lists.openwall.net   lists  /  announce  owl-users  owl-dev  john-users  john-dev  passwdqc-users  yescrypt  popa3d-users  /  oss-security  kernel-hardening  musl  sabotage  tlsify  passwords  /  crypt-dev  xvendor  /  Bugtraq  Full-Disclosure  linux-kernel  linux-netdev  linux-ext4  linux-hardening  PHC 
Open Source and information security mailing list archives
 
Hash Suite for Android: free password hash cracker in your pocket
[<prev] [next>] [<thread-prev] [day] [month] [year] [list]
Date: Tue, 19 Feb 2013 09:54:54 -0800
From: "Dennis E. Hamilton" <dennis.hamilton@....org>
To: <discussions@...sword-hashing.net>
Subject: RE: [PHC] Coding of the in[inlen] array for PHS( )

+1

The problem I had was with "network byte order" as a term of art here.  I
sense violent agreement.

I agree that the "big-endian" interpretation of in[inlen], salt[] and out[]
as representing a stream of bits is the only one that works and it is common
in specification of security primitives.  

It is better to not use the term though, and be specific about what the
abstract string of bits is relative to the C Language model, since that's
the API signature and contract.  That's what my TL;DR offering was about.

 - Dennis

PS: For me, big-endian is about interpretation of (specific-length) bit
strings as carriers for binary numerals, not about raw strings of contiguous
bits.  I expect that a specification based on blocking into words on which
arithmetic, masking, and shifting are done will be under a big-endian (and
2s complement) assumption.  

PPS: I should get a T-shirt that says I'm a "little-endian veteran of the
big-endian wars."  There is no earthly reason to specify word-sized
crypto-function operations in any other way than by what is called
big-endian representation.

-----Original Message-----
From: Larry Bugbee [mailto:bugbee@....com] 
Sent: Tuesday, February 19, 2013 00:08
To: discussions@...sword-hashing.net
Subject: Re: [PHC] Coding of the in[inlen] array for PHS( )

Hi Dennis,

First let me say I agree with the proposed numeric representations, we only
deal with bytes, and all encoding transformations happen external to PHS()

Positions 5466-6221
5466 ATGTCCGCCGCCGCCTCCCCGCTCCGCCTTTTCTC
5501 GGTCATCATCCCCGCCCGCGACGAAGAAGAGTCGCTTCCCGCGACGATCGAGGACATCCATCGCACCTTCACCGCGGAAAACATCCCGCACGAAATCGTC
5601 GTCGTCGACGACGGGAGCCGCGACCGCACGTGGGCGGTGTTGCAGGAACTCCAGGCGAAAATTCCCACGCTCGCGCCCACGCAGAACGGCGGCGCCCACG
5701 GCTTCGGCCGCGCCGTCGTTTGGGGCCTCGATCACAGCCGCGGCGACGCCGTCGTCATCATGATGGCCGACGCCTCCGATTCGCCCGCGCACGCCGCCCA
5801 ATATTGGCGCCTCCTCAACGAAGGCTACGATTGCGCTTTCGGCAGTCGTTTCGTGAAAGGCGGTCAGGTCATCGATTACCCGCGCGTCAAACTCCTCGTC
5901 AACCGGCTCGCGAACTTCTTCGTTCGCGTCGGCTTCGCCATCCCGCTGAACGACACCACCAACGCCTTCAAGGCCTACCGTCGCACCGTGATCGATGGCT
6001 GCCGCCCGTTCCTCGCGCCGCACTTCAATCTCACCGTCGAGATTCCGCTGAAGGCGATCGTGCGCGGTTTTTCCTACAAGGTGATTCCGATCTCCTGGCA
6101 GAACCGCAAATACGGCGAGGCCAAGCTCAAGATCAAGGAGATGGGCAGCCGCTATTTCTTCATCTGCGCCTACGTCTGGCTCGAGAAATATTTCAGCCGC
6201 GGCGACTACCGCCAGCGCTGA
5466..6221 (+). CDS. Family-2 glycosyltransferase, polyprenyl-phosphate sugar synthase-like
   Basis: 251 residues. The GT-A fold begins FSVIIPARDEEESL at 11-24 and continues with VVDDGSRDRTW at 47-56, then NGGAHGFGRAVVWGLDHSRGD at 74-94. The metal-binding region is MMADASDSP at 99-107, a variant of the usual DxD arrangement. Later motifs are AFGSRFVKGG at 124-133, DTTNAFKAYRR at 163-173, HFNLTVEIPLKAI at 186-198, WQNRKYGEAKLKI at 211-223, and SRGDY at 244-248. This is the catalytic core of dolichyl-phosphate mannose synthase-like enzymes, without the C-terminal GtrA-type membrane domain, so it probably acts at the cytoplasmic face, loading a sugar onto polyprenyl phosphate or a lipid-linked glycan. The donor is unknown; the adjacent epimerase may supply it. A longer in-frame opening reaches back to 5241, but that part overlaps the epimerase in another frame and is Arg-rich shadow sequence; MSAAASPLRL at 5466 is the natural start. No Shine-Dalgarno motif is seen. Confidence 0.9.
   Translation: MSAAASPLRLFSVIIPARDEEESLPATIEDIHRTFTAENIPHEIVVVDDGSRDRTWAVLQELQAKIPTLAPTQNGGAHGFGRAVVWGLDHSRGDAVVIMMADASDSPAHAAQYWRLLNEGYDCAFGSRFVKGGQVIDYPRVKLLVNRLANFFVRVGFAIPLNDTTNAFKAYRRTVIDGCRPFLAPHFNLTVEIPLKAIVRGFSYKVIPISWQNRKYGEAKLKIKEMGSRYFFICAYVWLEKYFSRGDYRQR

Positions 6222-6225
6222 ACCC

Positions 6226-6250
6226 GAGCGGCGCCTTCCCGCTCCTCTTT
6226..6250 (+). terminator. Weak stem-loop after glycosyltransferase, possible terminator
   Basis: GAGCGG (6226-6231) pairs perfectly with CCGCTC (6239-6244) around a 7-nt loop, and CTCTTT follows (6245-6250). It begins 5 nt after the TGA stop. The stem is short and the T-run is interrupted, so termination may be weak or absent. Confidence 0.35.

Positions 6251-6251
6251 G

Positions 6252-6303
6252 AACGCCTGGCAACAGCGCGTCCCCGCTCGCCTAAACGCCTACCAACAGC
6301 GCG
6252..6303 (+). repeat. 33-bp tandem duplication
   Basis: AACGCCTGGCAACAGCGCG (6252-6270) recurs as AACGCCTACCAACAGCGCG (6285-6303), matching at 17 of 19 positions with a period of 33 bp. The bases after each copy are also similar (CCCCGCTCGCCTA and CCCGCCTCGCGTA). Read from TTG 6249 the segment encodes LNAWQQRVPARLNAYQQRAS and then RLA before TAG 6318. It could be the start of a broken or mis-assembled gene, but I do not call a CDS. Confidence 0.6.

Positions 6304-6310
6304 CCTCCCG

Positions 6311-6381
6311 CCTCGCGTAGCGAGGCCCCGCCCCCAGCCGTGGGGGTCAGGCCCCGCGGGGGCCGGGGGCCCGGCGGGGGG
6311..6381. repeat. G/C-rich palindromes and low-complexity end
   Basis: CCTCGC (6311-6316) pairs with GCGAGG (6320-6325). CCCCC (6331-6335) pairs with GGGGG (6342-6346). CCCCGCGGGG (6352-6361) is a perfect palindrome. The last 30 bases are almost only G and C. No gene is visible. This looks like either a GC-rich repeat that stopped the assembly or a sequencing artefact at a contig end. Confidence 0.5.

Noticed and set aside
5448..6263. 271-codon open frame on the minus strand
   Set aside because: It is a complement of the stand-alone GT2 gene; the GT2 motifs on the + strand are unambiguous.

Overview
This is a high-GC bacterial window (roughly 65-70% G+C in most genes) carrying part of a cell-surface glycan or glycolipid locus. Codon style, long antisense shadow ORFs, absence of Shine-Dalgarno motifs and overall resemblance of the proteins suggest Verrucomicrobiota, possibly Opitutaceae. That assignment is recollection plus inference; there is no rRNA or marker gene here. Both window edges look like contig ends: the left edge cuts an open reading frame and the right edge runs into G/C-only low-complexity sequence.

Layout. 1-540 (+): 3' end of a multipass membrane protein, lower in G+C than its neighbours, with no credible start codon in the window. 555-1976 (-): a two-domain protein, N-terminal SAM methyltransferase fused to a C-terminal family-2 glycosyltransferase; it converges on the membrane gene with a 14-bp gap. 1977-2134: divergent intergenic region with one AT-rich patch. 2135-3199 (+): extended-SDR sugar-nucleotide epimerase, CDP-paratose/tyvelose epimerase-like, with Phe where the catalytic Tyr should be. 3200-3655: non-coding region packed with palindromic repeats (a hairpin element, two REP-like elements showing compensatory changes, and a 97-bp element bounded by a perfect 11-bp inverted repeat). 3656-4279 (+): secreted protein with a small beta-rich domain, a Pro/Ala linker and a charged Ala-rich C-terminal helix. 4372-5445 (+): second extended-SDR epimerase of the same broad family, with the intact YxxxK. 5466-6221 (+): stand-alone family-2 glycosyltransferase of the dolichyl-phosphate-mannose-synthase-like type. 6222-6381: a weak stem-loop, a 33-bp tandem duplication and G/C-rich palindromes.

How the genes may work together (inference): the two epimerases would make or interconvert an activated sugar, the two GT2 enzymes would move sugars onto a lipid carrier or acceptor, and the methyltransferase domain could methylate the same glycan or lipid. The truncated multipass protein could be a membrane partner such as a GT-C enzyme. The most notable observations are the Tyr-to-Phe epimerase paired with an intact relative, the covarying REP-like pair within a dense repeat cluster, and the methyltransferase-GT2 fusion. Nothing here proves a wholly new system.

such that only agnostic bytes are fed to the algorithm.

...to which I would add a requirement the input bytes be in network byte
order (big endian) as it is arguably the more neutral byte order (little
endian can have several variants).  ...and the exact format of the stored
hashes be likewise specified so implementations on other-endian CPUs can
safely use the file/DB.  ...and like RFCs and the NIST docs, perhaps we not
speak of bytes but octets?

My preference for a specification of a byte order is motivated in part by
previous problems when building big endian implementations of algorithms
that were specified in terms of 32-bit little endian word operations.  In
one case, an encryption algorithm, I got my code to work against the
published test vectors, but it failed in the real world.  After a lot of
frustration (debugging) the cause turned out to be the vector bytes were
*already* in little endian byte order, but unspecified as such.  To make a
long story short, I had to fight endianness issues all the way thru the
algorithm without the benefit of reliable test vectors or another big endian
implementation as a reference.  (Sorry, this was years ago and I do not
remember which algorithm.  If it comes to me I'll share.)

That said, internal algorithm details are the province of the designer, but
I believe all interface details should be unambigiously specified if we want
interchangeability.  

Larry


----------------------------------------------------------------------------
------
On Feb 18, 2013, at 6:36 PM, "Dennis E. Hamilton" <dennis.hamilton@....org>
wrote:

> @Larry,
> 
> That makes perfect sense to me but I don't understand the addendum about
> network byte order.
> 
> What does network byte order mean in the context of a C Language array in
> storage?  Is that the same as ordering in[0], in[1], ..., in[inlen-1] and,
> with regard to accepting serial input from a byte stream, the array is
> filled with the first arrival at in[0], the second at in[1], etc.?
> 
> I assume this is the mapping that is also sensible with regard to how
digest
> algorithms are specified in terms of storage blocks.  (If there is a
> big-/little-endian assumption on framing these into multi-byte logical
> words, that is for the interior of the implementation to deal with, in my
> understanding.)
> 
> Is there something that I am missing in what you are saying?
> 
> - Dennis
> 
> -----Original Message-----
> From: Larry Bugbee [mailto:bugbee@....com] 
> Sent: Monday, February 18, 2013 15:57
> To: discussions@...sword-hashing.net
> Subject: Re: [PHC] Coding of the in[inlen] array for PHS( )
> 
> On Feb 18, 2013, at 3:00 PM, Solar Designer <solar@...nwall.com> wrote:
>> In PHS(), we deal with bytes.
> 
> +1
> 
> ...and said bytes/byte strings/byte arrays should be specified to be in
> network byte order.
> 
> 

Powered by blists - more mailing lists